Young people immersed in food culture today are as likely to praise a fish taco from a food truck as filet mignon from a fourstar restaurant.
They didn’t read Gourmet magazine — the longtime bible of highbrow culinary taste stopped printing last year. But they do follow blogs and websites that feature everything from straight recipes to goofy fusions to biteby bite dispatches about last night’s dinner. And many young connoisseurs are kitchen amateurs.
“The twentysomethings right now are probably one of the most educated food generations ever. And by that I mean they can talk to you about foie gras or cooking sous vide or the flavor profile of a Bordeaux,” said Cheryl Brown, editorial director of the popular website Slashfood.
“But what they can’t do is truss a chicken or cook a pot roast. So there’s this funny balance of having an amazing breadth of food knowledge but not having the kitchen basics to back it up,” she said.
Try to imagine a young Julia Child showing viewers how to make awesome 2-minute sashimi burgers or Robert Parker blogging about Red Bull and reisling for an idea of how attitudes have changed. Whether this amounts to a refreshing democratization of hoity-toity food culture or an invasion of “foodiots” depends on your point of view.
But it’s clear that Internet culture, with its tendency to knock down old-guard authority, continues to be the driving force. Consider cookbooks.
Cooking enthusiasts traditionally had shelves groaning with cookbooks, maybe old reliables like “The Joy of Cooking” mixed with a Moosewood offering. David Kraus, a 24-year-old from Albany, N.Y., loves to cook but has only one cookbook. When Kraus wanted tips on preparing a whole fish, he headed to the Web and did a “mishmash” of stuff he liked from diff erent sites.
“I don’t really have cookbooks, probably because in our generation we’re more for the dynamic media,” Kraus said. “We want people to have a comment on our recipes.”
Kraus posts his creations on his EatInAlbany.com blog, one of a mind-boggling number of food sites running the gamut from the heavily trafficked Epicurious and Food2 to bloggers like himself.
If it’s about food, it’s online: Tips on slicing flank steak? Check. Recipes for fugu and frog croquettes? Yes and yes. How about what 34-year-old New York City librarian Emily Drabinski had for lunch yesterday? You bet.
“I guess I wanted a reason to put a stake down in my day, every day,” explains Drabinski, who blogs at WhatIAteForLunchAndWhy. com.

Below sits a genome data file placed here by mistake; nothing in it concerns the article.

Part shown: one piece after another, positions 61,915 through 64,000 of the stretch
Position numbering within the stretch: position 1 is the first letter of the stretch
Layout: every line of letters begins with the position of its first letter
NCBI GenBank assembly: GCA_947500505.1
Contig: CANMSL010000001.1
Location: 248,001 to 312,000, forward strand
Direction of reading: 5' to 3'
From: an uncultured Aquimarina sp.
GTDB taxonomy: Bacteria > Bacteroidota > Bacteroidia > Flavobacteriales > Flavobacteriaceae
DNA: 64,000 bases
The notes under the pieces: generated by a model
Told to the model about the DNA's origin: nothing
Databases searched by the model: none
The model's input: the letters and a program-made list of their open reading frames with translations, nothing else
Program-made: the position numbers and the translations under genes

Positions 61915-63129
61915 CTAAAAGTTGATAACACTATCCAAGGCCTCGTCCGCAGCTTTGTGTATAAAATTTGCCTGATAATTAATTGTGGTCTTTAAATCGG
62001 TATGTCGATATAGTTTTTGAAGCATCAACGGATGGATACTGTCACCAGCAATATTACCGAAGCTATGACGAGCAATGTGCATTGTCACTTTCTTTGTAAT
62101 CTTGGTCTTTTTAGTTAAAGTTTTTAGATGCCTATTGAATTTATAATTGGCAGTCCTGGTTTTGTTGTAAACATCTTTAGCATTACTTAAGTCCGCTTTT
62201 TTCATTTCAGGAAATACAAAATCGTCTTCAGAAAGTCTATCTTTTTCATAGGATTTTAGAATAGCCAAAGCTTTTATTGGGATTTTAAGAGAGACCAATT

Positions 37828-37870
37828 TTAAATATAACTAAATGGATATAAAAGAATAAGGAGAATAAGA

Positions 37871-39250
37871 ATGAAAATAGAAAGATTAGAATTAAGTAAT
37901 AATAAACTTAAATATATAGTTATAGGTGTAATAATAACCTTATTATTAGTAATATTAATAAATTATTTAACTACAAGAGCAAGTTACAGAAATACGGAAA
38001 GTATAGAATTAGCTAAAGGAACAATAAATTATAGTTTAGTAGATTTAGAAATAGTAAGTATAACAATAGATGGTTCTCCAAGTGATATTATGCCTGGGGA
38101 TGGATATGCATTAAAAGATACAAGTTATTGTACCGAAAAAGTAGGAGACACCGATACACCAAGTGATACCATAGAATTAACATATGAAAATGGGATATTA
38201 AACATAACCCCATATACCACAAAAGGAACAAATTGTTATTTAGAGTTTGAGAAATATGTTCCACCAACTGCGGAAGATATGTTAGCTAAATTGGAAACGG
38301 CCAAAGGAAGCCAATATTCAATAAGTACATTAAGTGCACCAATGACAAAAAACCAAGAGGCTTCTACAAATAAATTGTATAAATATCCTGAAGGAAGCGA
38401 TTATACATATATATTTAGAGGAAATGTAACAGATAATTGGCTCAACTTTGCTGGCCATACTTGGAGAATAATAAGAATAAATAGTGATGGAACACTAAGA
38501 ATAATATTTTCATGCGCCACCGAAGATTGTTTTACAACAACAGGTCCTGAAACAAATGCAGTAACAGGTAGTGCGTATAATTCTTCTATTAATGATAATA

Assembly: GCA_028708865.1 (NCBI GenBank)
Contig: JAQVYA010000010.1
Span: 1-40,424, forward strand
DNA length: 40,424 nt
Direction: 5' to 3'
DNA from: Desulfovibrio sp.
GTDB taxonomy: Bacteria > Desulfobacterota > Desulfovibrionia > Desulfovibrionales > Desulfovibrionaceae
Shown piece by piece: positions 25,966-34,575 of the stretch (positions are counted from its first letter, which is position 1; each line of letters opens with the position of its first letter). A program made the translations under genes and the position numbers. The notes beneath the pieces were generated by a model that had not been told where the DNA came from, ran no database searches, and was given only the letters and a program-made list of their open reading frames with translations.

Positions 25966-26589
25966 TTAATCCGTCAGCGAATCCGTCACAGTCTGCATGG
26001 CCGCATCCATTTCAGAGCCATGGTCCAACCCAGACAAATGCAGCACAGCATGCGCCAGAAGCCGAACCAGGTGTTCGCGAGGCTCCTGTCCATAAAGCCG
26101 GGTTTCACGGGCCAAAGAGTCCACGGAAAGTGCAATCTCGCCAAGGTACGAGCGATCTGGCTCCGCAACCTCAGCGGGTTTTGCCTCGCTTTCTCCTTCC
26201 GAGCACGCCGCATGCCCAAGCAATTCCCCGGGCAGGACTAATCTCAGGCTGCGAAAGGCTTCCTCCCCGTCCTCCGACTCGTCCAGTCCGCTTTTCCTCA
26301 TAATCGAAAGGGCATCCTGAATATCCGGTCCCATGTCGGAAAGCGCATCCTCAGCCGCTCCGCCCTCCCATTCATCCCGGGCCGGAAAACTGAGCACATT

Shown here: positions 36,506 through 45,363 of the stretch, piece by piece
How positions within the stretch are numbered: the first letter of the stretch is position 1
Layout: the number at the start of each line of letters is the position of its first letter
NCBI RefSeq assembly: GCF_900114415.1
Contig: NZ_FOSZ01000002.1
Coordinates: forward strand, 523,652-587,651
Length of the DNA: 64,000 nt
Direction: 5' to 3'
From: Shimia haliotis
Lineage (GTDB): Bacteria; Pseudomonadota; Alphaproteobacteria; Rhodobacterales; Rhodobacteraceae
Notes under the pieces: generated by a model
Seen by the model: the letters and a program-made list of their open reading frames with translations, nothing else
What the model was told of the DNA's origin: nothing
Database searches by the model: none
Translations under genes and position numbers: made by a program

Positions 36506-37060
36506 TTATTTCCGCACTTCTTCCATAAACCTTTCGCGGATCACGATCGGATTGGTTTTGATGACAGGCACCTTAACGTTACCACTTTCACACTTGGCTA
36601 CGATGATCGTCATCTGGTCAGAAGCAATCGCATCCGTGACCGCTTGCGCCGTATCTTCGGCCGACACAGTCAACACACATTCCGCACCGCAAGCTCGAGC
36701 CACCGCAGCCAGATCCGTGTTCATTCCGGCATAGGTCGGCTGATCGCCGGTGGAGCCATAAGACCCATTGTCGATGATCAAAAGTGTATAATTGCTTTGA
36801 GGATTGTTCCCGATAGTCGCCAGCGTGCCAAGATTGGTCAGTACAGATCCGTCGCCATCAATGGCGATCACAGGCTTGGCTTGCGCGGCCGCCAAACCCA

Much of this information is useful, or at least interesting. But in a world where anyone can contribute to food discussions, anyone does. Highbrow types are hardly immune, contributing reports about eating fried squid or tuna with wasabi mayonnaise.
“Foodiots,” scoff ed Joe Pompeo in a New York Observer article last fall. He argued eating “has become a dominant, and perhaps obnoxious, part of our everyday cultural discourse.”
Laura Shapiro, a culinary historian and author of “Julia Child: A Life,” sees it more like a best-oftimes worst-of-times era in food culture. The Web provides an unprecedented range of useful expert culinary advice. But there’s also “these dimwits who go to 16 restaurants a week and say, ‘We had this there, but couldn’t get in there.’ Who cares?”
What seems like narcissism to some comes naturally to a generation that grew up on food TV shows that emphasized oversized personalities (think of Emeril’s “Bam!”) or turned cooking into a game (make this squid into a tasty meal in an hour!).
Mark Levine, site director for Food2, notes that their core audience of college-educated young women grew up in a world where they could buy sushi at the grocery store and eat pad thai in the school cafeteria. Haughty food culture is history. So Food2 — a kid sister to Scripps Networks’ Food Network — features recipes along with posts along the lines of 15th Annual Manitou Springs Fruitcake Toss.
“We didn’t want to take ourselves too seriously,” Levine said.
That boundary blurring refl ects the spirit of the times. It’s not just the increasingly eccentric fusion cuisines that have brought the world curry chitlins and the Wok A Mole Chinese-Mexican restaurant in Texas.
Highbrow and lowbrow don’t mean what they used to either when food trucks serve Marrakech lamb with couscous and fancy restaurants feature hamburgers.
This mashed-up mix might be best symbolized by the Mc- Nuggetini, the tongue-in-cheek cocktail that made Web video stars out of the Los Angeles duo of Alie Ward, 31, and Georgia Hardstark, 29. Yes, the cocktail includes a McDonald’s entree and it’s as gross as it sounds. But the young pair’s goofy presentations of the McNuggetini and other gag-worthy concoctions make the meat-and-booze idea easier to swallow.
For all their stomach-churning mixology, Hardstark still prides herself on her cooking and loves a good meal. Like a lot of young people, she just doesn’t want to be a snob about it.
“Our entrees happen to be shameless and revolting,” said Ward, “but we both have foodie sensibilities.”